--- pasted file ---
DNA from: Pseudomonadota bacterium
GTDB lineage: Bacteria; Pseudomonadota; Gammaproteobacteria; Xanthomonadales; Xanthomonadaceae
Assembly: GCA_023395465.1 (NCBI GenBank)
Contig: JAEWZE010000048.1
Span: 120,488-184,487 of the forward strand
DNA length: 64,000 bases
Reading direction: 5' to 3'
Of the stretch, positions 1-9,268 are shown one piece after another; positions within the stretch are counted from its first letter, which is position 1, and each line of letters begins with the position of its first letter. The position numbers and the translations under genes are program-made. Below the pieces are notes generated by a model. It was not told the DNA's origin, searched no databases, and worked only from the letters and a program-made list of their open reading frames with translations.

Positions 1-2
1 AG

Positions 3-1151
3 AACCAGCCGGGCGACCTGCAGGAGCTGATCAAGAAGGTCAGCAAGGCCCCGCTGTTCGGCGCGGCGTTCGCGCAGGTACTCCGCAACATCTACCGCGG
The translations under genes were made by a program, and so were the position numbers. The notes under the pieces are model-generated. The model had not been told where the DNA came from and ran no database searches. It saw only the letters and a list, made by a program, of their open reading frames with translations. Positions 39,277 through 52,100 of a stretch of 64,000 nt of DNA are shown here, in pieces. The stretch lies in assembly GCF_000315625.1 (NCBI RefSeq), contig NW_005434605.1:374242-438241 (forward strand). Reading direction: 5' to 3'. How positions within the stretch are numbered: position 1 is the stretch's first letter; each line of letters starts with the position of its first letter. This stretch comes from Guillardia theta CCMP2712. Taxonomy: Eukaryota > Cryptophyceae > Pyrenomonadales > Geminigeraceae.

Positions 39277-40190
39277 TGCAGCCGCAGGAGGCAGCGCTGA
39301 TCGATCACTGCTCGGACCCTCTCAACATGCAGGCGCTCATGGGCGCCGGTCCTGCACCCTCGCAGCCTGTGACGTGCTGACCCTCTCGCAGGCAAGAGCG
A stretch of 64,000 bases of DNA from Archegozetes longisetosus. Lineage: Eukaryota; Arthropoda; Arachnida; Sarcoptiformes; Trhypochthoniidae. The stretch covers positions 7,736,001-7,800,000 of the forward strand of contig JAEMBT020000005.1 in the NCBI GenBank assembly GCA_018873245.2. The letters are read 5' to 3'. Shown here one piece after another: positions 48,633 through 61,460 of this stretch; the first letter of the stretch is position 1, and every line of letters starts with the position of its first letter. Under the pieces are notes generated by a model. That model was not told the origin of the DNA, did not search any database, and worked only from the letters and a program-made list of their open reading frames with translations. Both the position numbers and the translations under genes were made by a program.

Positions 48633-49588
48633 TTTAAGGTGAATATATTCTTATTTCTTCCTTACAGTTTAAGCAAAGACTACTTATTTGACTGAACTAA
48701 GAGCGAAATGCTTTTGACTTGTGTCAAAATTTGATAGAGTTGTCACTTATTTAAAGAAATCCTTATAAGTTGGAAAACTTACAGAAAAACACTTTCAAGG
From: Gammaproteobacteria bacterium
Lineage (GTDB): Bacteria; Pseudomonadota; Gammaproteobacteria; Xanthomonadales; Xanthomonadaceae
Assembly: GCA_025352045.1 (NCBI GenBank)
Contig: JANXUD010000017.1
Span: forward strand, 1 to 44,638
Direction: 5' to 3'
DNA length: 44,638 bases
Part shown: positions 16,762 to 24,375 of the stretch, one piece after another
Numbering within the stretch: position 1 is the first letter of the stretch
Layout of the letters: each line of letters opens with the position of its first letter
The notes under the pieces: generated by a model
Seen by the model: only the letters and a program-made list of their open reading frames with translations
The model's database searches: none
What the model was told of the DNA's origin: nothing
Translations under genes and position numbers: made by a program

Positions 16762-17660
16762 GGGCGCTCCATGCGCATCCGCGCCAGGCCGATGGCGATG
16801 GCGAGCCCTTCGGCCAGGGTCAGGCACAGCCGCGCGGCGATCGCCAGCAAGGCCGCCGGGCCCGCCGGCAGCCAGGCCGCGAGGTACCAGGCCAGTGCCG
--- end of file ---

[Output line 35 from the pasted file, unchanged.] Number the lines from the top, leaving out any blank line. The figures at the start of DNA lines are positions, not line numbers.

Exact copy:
Translations under genes and position numbers: made by a program